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Categorized | Outdoors

Ladies’ guided pheasant hunt Oct. 27 in Belding

Ladies, grab your shotgun, ammo, boots and hunter orange and join a guided pheasant hunt this fall.

On Sunday, Oct. 27, the DNR and Gourmet Gone Wild—along with Pine Hills Kennels and Sportsman’s Club and the Barry County, Grand Valley and Montcalm County chapters of Pheasants Forever—will, host a ladies’ pheasant hunt at 3329 Johnson Road in Belding.

Registration and coffee begins at 9 a.m. The day’s events will include warming up with shooting at sporting clays, hunting with a guide for two pheasants, learning to clean your birds, enjoying a gourmet lunch and taking home a gift.

Beginners are welcome, and guns can be made available if needed. Registration is limited to 12 ladies 18 years of age or older. The cost for the day is $35 per person.
Pre-registration is required. Please call Scott Brosier at 616-874-8459 to sign up.

Established in 1975, Pine Hill Sportsman’s Club offers its members some of the finest in upland bird hunting anywhere on four farms totaling over 600 acres. Pine Hill’s intensive land management program not only benefits the population of free-ranging upland birds, but also enhances the habitat for deer, turkey and waterfowl.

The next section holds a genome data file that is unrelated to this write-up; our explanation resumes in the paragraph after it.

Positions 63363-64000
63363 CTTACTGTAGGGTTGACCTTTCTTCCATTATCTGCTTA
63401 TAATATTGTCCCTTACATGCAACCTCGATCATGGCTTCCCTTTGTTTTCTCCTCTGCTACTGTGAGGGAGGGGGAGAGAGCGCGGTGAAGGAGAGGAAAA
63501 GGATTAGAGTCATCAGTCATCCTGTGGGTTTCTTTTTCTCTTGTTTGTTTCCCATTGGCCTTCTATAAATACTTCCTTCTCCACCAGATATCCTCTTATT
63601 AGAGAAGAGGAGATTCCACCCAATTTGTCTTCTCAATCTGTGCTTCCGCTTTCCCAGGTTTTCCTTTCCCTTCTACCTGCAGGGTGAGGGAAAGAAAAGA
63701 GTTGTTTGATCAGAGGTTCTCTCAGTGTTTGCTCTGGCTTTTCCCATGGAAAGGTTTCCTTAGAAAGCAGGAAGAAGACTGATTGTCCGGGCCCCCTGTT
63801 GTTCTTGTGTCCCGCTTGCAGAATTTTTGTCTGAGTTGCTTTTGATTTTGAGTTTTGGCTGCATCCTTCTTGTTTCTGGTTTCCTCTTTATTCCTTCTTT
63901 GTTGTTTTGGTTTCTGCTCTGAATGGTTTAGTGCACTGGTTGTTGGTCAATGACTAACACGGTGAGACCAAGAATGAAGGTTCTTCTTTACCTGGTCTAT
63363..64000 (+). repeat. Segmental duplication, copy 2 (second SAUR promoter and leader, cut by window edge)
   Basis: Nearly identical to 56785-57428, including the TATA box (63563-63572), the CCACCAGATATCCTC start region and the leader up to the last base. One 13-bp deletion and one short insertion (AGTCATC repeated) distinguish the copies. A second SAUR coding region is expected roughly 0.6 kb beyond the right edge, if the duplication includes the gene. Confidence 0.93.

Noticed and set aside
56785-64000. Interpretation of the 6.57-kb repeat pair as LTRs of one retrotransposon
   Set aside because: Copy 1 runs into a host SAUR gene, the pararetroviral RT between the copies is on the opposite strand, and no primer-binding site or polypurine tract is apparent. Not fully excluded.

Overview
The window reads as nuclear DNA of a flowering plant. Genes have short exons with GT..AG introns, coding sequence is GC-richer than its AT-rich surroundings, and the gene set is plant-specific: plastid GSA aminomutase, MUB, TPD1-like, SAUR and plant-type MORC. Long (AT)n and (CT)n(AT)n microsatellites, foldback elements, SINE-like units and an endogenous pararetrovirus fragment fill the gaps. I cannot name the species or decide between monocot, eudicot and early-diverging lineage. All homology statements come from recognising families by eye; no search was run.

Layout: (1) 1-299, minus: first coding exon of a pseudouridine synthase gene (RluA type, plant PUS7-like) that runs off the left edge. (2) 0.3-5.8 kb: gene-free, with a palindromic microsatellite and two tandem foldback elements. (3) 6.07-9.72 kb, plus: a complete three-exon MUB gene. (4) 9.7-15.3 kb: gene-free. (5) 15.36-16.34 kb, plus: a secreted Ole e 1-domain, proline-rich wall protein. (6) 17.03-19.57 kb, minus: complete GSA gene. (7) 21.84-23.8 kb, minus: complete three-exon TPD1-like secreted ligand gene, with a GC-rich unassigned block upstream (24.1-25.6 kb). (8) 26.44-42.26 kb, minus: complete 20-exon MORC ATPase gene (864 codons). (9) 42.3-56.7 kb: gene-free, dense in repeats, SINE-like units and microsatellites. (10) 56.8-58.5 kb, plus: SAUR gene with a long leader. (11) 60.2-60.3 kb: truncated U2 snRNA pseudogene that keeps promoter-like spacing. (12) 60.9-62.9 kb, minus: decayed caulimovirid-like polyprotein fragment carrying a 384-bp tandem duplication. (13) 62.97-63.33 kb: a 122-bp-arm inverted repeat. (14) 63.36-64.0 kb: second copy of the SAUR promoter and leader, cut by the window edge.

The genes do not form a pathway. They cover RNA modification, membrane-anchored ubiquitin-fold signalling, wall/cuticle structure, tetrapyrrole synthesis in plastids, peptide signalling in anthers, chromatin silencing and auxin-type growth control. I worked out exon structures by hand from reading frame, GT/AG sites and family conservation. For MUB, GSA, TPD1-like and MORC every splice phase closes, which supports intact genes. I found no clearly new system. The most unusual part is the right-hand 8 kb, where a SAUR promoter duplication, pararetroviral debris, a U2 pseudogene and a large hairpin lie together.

Gourmet Gone Wild (GGW), a partnership between the DNR, Michigan State University and the Michigan United Conservation Clubs, introduces Michigan’s urban and suburban young professionals (between the ages of 21-39) to conservation, stewardship, hunting and fishing through the locavore movement. Gourmet wild fish and game tastings bring young professionals together and help connect them to hands-on experience and mentorship. To learn more about Gourmet Gone Wild and Gourmet Gone Wilder programs, visit www.gourmetgonewild.org.

Pheasants Forever, including its quail conservation division, Quail Forever, is the nation’s largest nonprofit organization dedicated to upland habitat conservation. Pheasants Forever and Quail Forever have more than 135,000 members and 740 local chapters across the United States and Canada. Chapters are empowered to determine how 100 percent of their locally raised conservation funds are spent, making it the only national conservation organization that operates through this truly grassroots structure.

 

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